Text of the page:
Printer Friendly

Cancer 'early warning system' discovery.

CANCER could be detected up to five years earlier following groundbreaking DNA research at Liverpool University.

Bioscientists based at the Roy Castle Lung Cancer Foundation have discovered that DNA in cancerridden cells becomes damaged much earlier than previously thought.

It means the onset of cancer, particularly in the lungs, can now be detected much earlier than current screening processes allow, by testing cells to check if DNA strands have become 'broken'.

The DNA breaks are produced by abnormalities in the cell division process that are caused by carcinogens such as tobacco smoke.

Any DNA found not intact could indicate that cancer has begun to develop on pre-cancerous lesions in the lungs or skin.

Experts are being urged to develop better methods of molecular testing that could replace imaging techniques like x-rays, within the next five years.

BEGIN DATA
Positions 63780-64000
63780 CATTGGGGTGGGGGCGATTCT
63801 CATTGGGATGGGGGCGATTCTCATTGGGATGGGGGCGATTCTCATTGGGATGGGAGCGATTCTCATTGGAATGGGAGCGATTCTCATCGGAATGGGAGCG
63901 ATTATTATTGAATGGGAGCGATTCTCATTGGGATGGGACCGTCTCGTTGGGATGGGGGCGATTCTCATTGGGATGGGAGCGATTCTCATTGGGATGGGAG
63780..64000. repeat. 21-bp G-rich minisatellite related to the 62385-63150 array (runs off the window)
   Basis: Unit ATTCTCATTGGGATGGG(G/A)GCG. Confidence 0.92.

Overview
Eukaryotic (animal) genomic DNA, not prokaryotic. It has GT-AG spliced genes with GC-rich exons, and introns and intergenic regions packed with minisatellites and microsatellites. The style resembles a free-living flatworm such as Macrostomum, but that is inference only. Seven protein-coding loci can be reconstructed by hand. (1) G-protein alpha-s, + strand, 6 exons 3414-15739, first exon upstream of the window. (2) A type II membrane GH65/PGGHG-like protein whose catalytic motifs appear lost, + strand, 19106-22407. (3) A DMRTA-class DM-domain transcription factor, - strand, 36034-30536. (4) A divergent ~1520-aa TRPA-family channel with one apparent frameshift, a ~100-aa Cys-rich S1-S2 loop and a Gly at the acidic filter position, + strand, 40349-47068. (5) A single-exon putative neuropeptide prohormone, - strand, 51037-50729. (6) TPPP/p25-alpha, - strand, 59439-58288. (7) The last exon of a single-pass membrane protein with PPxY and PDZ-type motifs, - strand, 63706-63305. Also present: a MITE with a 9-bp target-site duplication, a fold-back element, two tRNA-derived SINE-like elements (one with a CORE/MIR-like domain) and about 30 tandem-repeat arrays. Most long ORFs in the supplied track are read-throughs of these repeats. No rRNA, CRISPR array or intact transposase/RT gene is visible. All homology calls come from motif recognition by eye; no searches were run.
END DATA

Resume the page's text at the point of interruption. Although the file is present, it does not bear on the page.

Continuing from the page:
Researchers hope eventually all chronic smokers - those who have smoked for 20 or 30 years - will be offered DNA tests.

The university's Dr Lakis Liloglou said: 'Identification of such damage could serve as a very early warning signal of cancer Breakthrough for treatment

RESEARCHERS at the university of Liverpool have also made a breakthrough which could transform the way some cancer patients are treated The university team has discovered a specific protein in pancreatic cancer patients that could help doctors to predict their chances of recovery


RESEARCH: Bioscientist Dr Eithne Costello Picture: TONY KENWRIGHT
No portion of this article can be reproduced without the express written permission from the copyright holder.
Copyright 2005 Gale, Cengage Learning. All rights reserved.

Article Details
Printer friendly Cite/link Email Feedback
Publication:Liverpool Echo (Liverpool, England)
Date:Apr 15, 2005
Previous Article:Road rage manhunt.
Next Article:Police seize gear to make bombs in house raids.

Terms of use | Copyright © 2018 Farlex, Inc. | Feedback | For webmasters